For pure movement, I’d grade his big slider at a present 45, future 55. For command, I grade it as a present 55, future 70. Some will call it a curveball based on its velocity, but because he gets under it, it’s mostly a lateral-plane breaker. He got a lot of his 17 strikeouts with the slider and his ability to paint with it is precocious for a prep pitcher.
It was an ultimately dominating performance against a very good high school team in Pasco High. Mitchell won 5-0. Schuster’s line read 7IP, 0H, 0R, 17K, 1BB, 1HBP. After the final out, he raised his hands in jubilation as a dog pile formed on the mound. The fans went ecstatic and the cameras rolled.
Schuster is signed with the University of Florida and we had him ranked #194 last month. He’s moved up considerably from there and I can now see him solidly in the second round with compensation possibilities. It’s not typical for a high school finesse pitcher to be taken so high, especially one who throws so unconventionally. But Schuster is unusually polished and effective in the present day and he could get to the big leagues on the fast track.
There will be questions on durability because his delivery is so arm-oriented; the big leg and core muscles don’t get exploited. I give him more chance because he’s not a hard thrower. Though he touched 92 MPH a few times, his game is getting people out by location and changing speeds. I don’t think he’ll extend himself often for those extra miles because he “pitches”. That puts less strain on his shoulder and elbow.
I likened his style and approach to former St. Louis Cardinals ace John Tudor, who was a perennial Cy Young candidate in the 1980s. A veteran scout toned down my lofty comparison. “You want him to be John Tudor, but you should expect Randy Choate.” He was referring to the up-and-down situational lefty reliever who was most recently with the Arizona Diamondbacks.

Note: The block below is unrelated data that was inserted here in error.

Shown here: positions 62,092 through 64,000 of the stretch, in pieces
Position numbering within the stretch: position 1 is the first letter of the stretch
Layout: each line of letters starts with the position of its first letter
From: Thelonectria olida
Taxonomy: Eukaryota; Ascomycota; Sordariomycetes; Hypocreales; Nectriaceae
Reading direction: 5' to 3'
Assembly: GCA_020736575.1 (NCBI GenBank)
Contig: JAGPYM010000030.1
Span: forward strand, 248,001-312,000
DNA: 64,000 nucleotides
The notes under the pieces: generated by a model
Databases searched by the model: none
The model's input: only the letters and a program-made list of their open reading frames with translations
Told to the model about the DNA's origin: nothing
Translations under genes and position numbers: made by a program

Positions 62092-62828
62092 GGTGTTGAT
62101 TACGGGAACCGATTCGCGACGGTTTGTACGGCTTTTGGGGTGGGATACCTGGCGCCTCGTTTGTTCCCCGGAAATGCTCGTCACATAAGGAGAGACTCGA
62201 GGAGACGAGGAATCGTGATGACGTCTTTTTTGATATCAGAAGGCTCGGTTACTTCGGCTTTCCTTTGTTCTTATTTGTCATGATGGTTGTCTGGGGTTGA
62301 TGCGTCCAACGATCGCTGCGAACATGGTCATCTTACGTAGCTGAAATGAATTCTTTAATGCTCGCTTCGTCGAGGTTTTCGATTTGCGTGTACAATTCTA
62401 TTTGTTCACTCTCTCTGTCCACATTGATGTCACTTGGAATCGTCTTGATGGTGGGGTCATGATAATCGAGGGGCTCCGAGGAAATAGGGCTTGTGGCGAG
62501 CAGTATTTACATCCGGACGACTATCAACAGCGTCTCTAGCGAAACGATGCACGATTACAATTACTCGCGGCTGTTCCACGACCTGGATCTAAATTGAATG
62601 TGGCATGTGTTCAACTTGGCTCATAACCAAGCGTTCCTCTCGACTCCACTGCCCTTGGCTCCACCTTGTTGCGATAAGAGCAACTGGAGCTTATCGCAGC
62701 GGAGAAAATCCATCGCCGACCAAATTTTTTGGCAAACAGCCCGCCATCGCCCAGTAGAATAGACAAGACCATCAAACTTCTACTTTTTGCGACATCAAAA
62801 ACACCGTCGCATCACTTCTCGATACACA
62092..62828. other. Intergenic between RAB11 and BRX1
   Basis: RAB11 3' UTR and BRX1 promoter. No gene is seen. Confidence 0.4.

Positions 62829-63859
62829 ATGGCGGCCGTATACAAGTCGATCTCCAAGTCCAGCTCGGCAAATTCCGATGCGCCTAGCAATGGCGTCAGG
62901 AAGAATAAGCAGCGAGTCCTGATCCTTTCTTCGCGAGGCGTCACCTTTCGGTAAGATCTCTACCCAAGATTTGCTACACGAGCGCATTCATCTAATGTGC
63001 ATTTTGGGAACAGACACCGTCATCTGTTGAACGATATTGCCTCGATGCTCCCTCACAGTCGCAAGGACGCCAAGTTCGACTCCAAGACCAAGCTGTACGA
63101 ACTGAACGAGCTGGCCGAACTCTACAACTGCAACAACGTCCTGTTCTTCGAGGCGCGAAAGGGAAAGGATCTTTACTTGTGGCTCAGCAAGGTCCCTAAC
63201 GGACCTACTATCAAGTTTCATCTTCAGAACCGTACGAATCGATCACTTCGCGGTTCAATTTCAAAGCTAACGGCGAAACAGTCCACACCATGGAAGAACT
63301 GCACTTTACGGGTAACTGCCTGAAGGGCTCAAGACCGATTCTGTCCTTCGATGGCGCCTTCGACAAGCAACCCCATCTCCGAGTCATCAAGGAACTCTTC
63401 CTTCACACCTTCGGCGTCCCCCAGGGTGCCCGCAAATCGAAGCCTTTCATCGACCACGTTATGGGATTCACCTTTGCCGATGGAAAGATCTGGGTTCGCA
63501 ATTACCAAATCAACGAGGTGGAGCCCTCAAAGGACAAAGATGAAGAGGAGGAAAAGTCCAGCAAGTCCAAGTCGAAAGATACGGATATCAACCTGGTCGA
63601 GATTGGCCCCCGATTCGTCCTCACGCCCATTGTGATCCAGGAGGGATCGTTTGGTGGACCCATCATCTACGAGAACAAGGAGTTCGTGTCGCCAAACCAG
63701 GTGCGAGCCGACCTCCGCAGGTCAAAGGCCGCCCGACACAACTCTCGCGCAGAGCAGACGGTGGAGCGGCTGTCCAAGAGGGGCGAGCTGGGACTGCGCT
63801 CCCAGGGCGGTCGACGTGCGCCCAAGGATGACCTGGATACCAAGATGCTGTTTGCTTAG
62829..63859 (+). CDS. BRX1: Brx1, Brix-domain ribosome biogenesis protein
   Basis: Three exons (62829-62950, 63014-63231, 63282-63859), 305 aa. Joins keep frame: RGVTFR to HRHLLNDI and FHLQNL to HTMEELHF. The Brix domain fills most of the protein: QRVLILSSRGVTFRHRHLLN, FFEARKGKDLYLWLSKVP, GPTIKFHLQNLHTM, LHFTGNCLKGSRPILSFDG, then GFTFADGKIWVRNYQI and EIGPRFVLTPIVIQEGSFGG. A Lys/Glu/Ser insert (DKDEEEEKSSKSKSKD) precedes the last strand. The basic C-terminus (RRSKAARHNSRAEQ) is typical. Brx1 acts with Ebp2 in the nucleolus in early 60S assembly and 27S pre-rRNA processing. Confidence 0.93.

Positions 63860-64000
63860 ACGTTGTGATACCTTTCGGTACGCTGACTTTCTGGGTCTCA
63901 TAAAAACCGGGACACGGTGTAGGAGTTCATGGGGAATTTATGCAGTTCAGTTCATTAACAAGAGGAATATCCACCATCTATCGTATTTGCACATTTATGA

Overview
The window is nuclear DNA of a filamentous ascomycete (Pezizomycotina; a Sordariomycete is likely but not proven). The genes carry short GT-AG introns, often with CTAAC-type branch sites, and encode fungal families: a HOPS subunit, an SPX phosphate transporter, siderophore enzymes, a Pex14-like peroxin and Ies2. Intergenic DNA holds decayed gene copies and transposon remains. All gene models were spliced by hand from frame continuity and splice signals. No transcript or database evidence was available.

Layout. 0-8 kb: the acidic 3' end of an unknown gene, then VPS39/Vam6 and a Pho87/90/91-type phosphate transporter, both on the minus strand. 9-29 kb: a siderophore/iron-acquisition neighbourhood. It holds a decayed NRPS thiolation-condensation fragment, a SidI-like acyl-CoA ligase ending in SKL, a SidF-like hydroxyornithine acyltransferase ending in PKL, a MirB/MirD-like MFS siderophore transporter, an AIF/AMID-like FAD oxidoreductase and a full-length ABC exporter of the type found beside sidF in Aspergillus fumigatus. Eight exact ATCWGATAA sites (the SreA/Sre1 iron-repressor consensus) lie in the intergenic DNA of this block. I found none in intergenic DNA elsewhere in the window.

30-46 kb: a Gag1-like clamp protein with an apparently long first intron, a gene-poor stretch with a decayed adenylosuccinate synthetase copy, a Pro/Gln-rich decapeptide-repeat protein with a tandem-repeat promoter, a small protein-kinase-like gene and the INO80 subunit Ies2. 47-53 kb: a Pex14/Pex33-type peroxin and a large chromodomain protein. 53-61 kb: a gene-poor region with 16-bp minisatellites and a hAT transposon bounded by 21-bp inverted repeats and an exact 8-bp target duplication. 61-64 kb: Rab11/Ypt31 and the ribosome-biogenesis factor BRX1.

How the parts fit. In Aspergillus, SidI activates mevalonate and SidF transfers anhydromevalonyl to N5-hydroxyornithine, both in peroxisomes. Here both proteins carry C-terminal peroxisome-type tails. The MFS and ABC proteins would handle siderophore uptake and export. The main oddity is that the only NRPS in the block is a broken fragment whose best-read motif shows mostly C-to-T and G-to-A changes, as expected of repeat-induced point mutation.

It will be very interesting to see where he goes. If he does end up at UF, I think he’s an immediate weekend starter as a freshman and a very high draft as a junior.
PASCO HS NOTES: Pasco HS has an interesting centerfielder named Josh Johnson who has already declared that football is his preference and priority. He signed an NLI with Purdue to play just one sport and has indicated to the St. Petersburg Times that it would take “millions” to make him sign a professional baseball contract. The 5’10”, 180 lb righthanded hitter has a short stroke that would give him a chance to turn into an average line-drive hitter, but like the rest of the lineup, he couldn’t get a hold of any of Schuster’s pitches. I timed him home-to-first at 4.22 seconds in the first inning despite a stumble out of the box. He showed enough radar and agility to make center field a possibility all the way up, and a 40 arm that was plenty playable. He won’t get millions to sign this year, but I’d love to see him walk on at Purdue and play both sports. He might come on as a leadoff type…. Pasco shortstop Jacob Schrader has gotten follows from scouts. The big-bodied 6-2, 215 righthanded hitter has a little pop in his bat and a fairly short stroke. He’s physically matured and I’m not sure how much projection is left. Schrader’s actions on the infield could make him average defensively at third base in time. I haven’t seen that he’s signed anywhere, so he may very well end up a junior college player next fall.